Impact of Operational Parameters and Reservoir Variables during the Start-up Phase of a SAGD Process


This paper highlights how numerical simulation can be used as a tool to optimize the start-up phase of a SAGD process.During start-up, the main objective is to create a uniform communication path between the two wells by first circulating steam in both the injector and the producer well and then imposing a differential pressure between them.The dynamics of this process leads to important temperature and pressure transients that should be carefully considered when developing a start-up strategy. Usually, this start-up strategy aims at minimizing the time in which the well pair can be converted to full SAGD operation without causing any adverse effects on the long-term process performance.

A fully coupled wellbore/reservoir thermal simulator was used to conduct a sensitivity analysis, in which the effects of steam circulation rate, tubing diameter, tubing insulation and bottom hole pressure were investigated.The effects of the pressure differential between the wells, and the timing of imposing such pressure differential, were also looked at.To better account for the interaction between the processes happening in the wellbore and in the reservoir, the discretized wellbore was placed inside a hybrid reservoir grid. Aiming at investigating the influence of vertical and horizontal permeability, reservoir pressure, initial oil/water saturation and fluid properties, the start-up strategy was examined for three different cases representing the main heavy oil production areas in Alberta, Canada: Athabasca, Cold Lake and Peace River.


Vast quantities of heavy and extra heavy oil are trapped in shallow and easily accessible reservoirs in Western Canada, but due to the intrinsic high-viscosity nature of the crude, producers face significant challenges in recovering oil from these reservoirs.Using steam-based in-situ recovery methods, coupled to horizontal well technology, has emerged as an economic and efficiently way to produce those reservoirs[1,2]. Currently, one of the most promising of these methods is the so-called Steam Assisted Gravity Drainage (SAGD) process.The most common implementation consists of two parallel horizontal wells, the first drilled near the bottom of the reservoir and the second located a short distance above it, typically 5 to 10 m.The top well provides continuous steam supply into the reservoir and the lower one allows for continuous production of oil, gas and condensed water.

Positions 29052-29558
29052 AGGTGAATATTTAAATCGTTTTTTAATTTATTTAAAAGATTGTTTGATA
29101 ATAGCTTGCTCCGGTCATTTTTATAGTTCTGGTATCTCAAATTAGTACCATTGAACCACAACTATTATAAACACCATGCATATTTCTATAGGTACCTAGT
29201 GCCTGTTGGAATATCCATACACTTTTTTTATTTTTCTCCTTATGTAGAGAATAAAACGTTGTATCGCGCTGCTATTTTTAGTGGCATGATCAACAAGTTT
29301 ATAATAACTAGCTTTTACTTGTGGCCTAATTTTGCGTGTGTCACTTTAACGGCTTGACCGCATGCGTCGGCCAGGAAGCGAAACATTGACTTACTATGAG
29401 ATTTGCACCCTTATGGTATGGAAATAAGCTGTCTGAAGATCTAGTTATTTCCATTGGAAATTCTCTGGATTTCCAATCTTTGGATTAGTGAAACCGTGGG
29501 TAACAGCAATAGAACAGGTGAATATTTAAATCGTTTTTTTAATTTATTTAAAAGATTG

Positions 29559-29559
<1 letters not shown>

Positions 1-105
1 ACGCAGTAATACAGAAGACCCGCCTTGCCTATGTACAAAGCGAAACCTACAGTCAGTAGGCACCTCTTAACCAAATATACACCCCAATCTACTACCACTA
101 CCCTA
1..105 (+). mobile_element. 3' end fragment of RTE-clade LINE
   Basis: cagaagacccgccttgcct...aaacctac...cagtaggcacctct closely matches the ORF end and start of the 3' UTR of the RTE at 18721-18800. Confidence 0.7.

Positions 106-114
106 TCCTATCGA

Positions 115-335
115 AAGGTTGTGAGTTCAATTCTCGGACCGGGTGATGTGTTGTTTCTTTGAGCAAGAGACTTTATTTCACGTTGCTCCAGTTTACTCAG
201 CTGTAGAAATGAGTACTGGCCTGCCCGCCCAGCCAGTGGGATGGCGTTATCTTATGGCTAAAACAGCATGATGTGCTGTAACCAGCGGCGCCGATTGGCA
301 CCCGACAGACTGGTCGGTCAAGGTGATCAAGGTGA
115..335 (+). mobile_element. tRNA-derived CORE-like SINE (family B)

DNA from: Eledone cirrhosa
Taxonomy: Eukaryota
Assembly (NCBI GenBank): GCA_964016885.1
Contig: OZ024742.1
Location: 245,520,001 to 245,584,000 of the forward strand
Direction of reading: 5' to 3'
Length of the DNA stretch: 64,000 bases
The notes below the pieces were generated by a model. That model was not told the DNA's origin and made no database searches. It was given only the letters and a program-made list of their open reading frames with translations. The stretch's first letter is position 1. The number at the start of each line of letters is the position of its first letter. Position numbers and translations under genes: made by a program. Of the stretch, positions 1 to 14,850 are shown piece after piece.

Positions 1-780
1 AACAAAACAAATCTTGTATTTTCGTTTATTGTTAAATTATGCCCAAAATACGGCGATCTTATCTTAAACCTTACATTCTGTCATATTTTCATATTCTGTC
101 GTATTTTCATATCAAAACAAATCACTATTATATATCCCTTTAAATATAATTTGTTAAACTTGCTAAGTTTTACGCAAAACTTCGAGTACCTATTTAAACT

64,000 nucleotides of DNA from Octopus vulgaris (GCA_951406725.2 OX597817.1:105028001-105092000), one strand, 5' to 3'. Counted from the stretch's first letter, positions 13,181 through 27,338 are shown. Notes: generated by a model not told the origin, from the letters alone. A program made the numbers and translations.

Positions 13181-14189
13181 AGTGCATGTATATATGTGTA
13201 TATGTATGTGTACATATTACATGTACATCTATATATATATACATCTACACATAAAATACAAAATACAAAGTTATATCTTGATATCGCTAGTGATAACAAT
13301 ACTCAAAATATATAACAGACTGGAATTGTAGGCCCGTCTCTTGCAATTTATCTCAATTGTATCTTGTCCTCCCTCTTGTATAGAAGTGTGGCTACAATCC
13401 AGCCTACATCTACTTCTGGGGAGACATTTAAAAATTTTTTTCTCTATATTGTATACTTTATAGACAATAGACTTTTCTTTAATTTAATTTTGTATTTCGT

Experiments carried out by the Alberta Department of Energy in the early 1990's showed recovery factors in the zone between the wells of more than 60%[3], which increased the producers' interest for the SAGD process and motivated them to try its implementation in actual field applications. Nowadays, a huge expansion of SAGD in commercial applications in the Alberta oil sands seems to be inevitable.

In these reservoirs, the cold oil is most of the times immobile initially. Therefore, before converting the well pair to full SAGD operation, it is necessary to preheat the reservoir and create an effective thermo-hydraulic communication between the two parallel wells.The start-up phase consists of three steps, as illustrated by Vincent et al.[4].First, steam is circulated in both wells, and the heat transfer within the reservoir occurs mainly by conduction.In the second step, a pressure differential is imposed between the wells, adding a convection component to the heat transfer process in the reservoir.In the third step, the well pair is converted to full SAGD operation.Steam is injected continuously through the top well and rises within the reservoir, developing a steam chamber.The injected steam heats up the cold oil around the chamber, and this now mobile oil, along with any condensed water, flows down by gravity in the reservoir and is drained by the lower well, in which the fluids are continuously being produced.…


Author: Vanegas, J. W., Cunha, L. B., & Alhanati, F. J. S.

Publisher: SPE International Thermal Operations and Heavy Oil Symposium, 1-3 November, Calgary, Alberta, Canada

Year: 2005